Joy said...

Thanks "Marci" for your deep and insightful comment--as you said, "long and personal", so I'm not posting it completely. However I am posting this part of it.

"From Marion Woodman, on the Definition of the Soul.

" The soul for me, is the divine part of us that is embodied in this physical form for a few years. Eventually it is released, but I see the soul as the embodiement part. I see pirity as the energy, the formless energy that can come in union in the body. Example; A grat dancer like Nureyey can prepare his instruent. His muscles can be in perfect shape through his attention and his concentration. So, his consciouness, his light in his body. . .which for me is the soul. . .can be a perfect instrument. But, he's a great dancer when spirit is in union with that instrument. The leap is in the union of soul and spirit. In order for this to occur there must be soul work. Soul work is about the soul becoming strong enough to accept the union. If it is weak, or if the body is not conscious, the spirit could come in an casue a psychotic episode. It's like a Rolle Royce enegine in a Volkswagen car. I think of the soul as feminine because it's the receiver, in both men and women. The artist, the poet, the muscian has to have a receiver and just hope to God that the Spirit will come and touch into soul so there will be a poem come of the union or a piece of music or art. It's in that surrender to the transcendent, that art is created.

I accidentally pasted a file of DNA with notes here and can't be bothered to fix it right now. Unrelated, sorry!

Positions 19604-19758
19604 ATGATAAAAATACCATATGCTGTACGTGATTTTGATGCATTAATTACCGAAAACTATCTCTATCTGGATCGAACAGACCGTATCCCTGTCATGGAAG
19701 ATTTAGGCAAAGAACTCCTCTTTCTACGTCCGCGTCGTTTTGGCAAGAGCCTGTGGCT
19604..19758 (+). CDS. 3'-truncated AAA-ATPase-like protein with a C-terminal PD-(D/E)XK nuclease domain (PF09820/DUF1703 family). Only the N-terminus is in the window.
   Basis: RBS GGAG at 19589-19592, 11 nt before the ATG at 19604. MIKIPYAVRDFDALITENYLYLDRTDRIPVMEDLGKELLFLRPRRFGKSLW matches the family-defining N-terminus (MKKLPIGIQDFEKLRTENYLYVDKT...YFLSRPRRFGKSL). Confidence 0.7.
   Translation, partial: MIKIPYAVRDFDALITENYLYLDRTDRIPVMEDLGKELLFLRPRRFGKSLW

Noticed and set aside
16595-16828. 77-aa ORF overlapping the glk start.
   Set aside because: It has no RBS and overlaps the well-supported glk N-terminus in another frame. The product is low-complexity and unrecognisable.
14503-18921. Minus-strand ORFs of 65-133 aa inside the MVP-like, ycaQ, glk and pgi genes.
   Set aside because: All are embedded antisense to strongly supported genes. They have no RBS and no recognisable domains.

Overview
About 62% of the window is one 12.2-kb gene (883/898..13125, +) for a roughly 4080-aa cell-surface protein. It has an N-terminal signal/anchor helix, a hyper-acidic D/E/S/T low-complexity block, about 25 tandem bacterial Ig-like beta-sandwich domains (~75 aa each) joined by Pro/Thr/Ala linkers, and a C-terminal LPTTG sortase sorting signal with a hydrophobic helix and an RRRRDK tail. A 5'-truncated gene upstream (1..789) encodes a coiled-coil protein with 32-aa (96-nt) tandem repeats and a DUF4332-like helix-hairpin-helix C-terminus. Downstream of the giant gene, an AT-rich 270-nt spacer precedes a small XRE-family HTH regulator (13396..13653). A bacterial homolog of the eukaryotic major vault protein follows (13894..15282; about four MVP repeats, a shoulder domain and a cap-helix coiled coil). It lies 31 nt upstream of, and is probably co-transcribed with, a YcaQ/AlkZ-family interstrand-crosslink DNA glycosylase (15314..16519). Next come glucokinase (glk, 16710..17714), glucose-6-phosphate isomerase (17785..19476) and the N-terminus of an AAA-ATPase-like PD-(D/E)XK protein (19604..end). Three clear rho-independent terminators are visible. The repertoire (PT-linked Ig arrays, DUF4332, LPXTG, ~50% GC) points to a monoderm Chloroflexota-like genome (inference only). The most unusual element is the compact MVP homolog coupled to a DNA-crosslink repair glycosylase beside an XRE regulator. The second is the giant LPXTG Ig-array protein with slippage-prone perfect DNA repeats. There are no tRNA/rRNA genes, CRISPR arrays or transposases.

Amma tells a little story of asking a great Indian muscian, How he learned to play so beautifully. This was his response. First i spent years learning my instrument and i mastered it, then i spent many more years learning the theory of music, and i mastered that, then i picked up my instrument and played from the deep that is within me.

Joy... pray be it is time for you to just play."

Yes, for all of us to...play.

Cassie Premo Steele said...

Hi Joy,

I am teaching Native American women's writing this summer using your Reinventing anthology at the University of South Carolina, where you will be visiting this fall.

The quote from David Peat struck me because I have definitely seen this at work in my students... they are learning by being transformed. One of them wrote in one of her response papers that she's learned more from the class than she had in her whole education.

I look forward to meeting you when you are here.

All best,